Overall, the OR for any versus no metformin use was 1.03 (95% CI 0.76–1.39), adjusted for use of insulin, sulfonylureas, thiazolidinediones, prandial glucose regulators, acarbose, smoking BMI, use of postmenopausal estrogens, diabetes duration, and A1C level. When we stratified metformin use by exposure duration, use of short duration was not associated with a materially altered OR, whereas long-term use of metformin, defined as ≥30 prescriptions, was associated with an adjusted OR of 0.63 (0.39–1.00) for developing breast cancer, based on 33 case patients and their control patients compared with nonuse. If we defined long-term use of metformin as ≥40 prescriptions, the adjusted OR was 0.44 (0.24–0.82, P = 0.01), based on 17 case patients and their control patients compared with nonuse of metformin (Table 3). Further adjustment for congestive heart failure, ischemic heart disease, or renal failure did not modify the OR of interest (data not shown). The OR for long-term use (≥20 prescriptions before the index date) of estrogens in the multivariate model was 2.22 (1.38–3.55), adjusted for use of metformin, use of other antidiabetes drugs BMI, smoking, diabetes duration, and A1C. Neither short- nor long-term use of sulfonylureas was associated with an altered OR of breast cancer (adjusted OR 1.03, 95% CI 0.62–1.70 for users of ≥40 prescriptions) in this multivariate model (Table 3).
In an additional analysis, we assessed the effect of oral antidiabetes drugs on the OR of developing breast cancer after excluding all insulin users. The adjusted OR for users of ≥40 metformin prescriptions compared with nonusers of metformin was 0.42 (95% CI 0.21–0.87, P = 0.02), whereas it remained virtually unaltered for users of other oral antidiabetes drugs (Table 4).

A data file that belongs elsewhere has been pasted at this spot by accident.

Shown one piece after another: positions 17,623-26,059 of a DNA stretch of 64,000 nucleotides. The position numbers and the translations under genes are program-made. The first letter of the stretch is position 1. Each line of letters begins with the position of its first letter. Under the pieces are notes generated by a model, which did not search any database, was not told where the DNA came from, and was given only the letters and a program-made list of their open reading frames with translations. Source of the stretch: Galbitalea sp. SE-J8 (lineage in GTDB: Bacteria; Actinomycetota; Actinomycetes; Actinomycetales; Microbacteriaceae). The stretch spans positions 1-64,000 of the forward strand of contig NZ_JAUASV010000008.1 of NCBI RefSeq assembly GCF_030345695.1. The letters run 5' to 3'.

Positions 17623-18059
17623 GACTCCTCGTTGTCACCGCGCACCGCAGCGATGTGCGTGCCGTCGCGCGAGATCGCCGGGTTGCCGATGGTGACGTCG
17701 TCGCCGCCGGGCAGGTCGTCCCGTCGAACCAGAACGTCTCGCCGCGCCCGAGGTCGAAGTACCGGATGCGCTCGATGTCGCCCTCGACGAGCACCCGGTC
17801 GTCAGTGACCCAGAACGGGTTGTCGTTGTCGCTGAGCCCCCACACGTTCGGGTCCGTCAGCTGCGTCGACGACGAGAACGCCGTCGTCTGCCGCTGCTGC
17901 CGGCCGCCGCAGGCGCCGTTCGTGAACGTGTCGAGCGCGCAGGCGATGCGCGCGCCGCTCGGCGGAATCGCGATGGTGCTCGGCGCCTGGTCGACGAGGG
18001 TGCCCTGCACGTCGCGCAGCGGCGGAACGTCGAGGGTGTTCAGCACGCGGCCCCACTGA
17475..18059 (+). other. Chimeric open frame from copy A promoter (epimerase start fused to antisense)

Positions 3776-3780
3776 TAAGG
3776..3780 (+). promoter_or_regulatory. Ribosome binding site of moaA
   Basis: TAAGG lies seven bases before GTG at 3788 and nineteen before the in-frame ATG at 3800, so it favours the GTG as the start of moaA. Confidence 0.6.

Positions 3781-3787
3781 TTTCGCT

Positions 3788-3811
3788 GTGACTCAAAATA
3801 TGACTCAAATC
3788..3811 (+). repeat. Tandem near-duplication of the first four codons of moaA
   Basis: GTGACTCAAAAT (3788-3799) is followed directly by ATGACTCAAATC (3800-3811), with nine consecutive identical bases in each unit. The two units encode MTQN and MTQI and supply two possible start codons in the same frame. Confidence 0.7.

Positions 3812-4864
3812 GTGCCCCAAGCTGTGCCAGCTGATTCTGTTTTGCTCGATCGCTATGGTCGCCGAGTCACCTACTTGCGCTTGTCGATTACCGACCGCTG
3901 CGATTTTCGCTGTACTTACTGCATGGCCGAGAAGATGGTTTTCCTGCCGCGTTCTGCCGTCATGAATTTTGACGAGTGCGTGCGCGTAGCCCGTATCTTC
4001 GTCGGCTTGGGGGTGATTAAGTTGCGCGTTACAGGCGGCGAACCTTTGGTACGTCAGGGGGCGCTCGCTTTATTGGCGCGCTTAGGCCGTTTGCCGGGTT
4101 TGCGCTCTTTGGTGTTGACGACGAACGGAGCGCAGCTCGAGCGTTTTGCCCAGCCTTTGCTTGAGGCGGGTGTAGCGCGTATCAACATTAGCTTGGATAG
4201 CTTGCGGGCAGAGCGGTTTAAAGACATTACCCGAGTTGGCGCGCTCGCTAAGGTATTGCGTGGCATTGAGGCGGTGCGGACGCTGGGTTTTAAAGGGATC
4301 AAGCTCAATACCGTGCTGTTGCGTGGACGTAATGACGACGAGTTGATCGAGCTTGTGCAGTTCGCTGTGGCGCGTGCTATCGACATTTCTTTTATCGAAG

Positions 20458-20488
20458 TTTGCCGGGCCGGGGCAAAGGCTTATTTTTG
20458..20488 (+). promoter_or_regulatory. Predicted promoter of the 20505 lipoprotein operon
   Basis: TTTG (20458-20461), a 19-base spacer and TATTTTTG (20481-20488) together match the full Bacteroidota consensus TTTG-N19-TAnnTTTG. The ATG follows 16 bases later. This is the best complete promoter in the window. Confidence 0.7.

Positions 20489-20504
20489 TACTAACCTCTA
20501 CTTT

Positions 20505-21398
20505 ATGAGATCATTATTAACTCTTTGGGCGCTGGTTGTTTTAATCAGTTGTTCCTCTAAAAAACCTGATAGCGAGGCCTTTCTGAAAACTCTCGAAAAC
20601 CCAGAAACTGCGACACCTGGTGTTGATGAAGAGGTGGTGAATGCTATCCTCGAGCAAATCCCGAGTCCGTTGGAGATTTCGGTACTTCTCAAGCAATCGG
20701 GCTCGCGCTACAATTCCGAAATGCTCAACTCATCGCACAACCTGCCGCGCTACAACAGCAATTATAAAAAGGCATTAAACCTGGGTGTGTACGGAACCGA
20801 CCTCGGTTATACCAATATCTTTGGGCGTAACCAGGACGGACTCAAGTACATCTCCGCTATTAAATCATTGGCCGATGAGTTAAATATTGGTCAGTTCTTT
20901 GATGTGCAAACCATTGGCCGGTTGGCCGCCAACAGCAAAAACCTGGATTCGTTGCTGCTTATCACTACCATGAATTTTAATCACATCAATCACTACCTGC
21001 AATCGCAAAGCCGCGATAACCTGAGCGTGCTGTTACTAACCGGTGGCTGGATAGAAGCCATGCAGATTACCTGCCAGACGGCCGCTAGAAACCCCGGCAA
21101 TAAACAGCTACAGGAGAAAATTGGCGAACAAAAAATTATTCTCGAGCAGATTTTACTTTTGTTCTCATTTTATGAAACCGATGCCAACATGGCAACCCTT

In this observational study in a population of women with type 2 diabetes, we found a decreased risk of breast cancer in women who used metformin for several years, whereas no such effect was seen for short-term use. The association was similar when we removed insulin users from the analysis. In a previous observational study of 983 cancers, Evans et al. (6) reported an overall decreased risk of cancer for metformin users (>31 prescriptions, adjusted OR 0.73, 95% CI 0.56–0.94). However, the authors did not provide data stratified by individual cancer types, nor did they report whether use of insulin was excluded or controlled for in their analyses (6). Libby et al. (7) reported an adjusted hazard ratio (HR) for cancer of 0.63 (95% CI 0.53–0.75) in patients with type 2 diabetes in metformin users versus nonusers of this drug. Again, no specific information on the breast cancer risk was available. In a similar study, Currie et al. (9) observed that metformin monotherapy carried the lowest risk of cancer among patients with type 2 diabetes; however, they found no risk alteration in breast cancer patients using metformin. In another population-based study using administrative data from Saskatchewan, Bowker et al. (8) found an increased cancer-related mortality for patients with type 2 diabetes who used sulfonylureas (adjusted HR 1.3, 95% CI 1.1–1.6) or insulin compared with metformin users.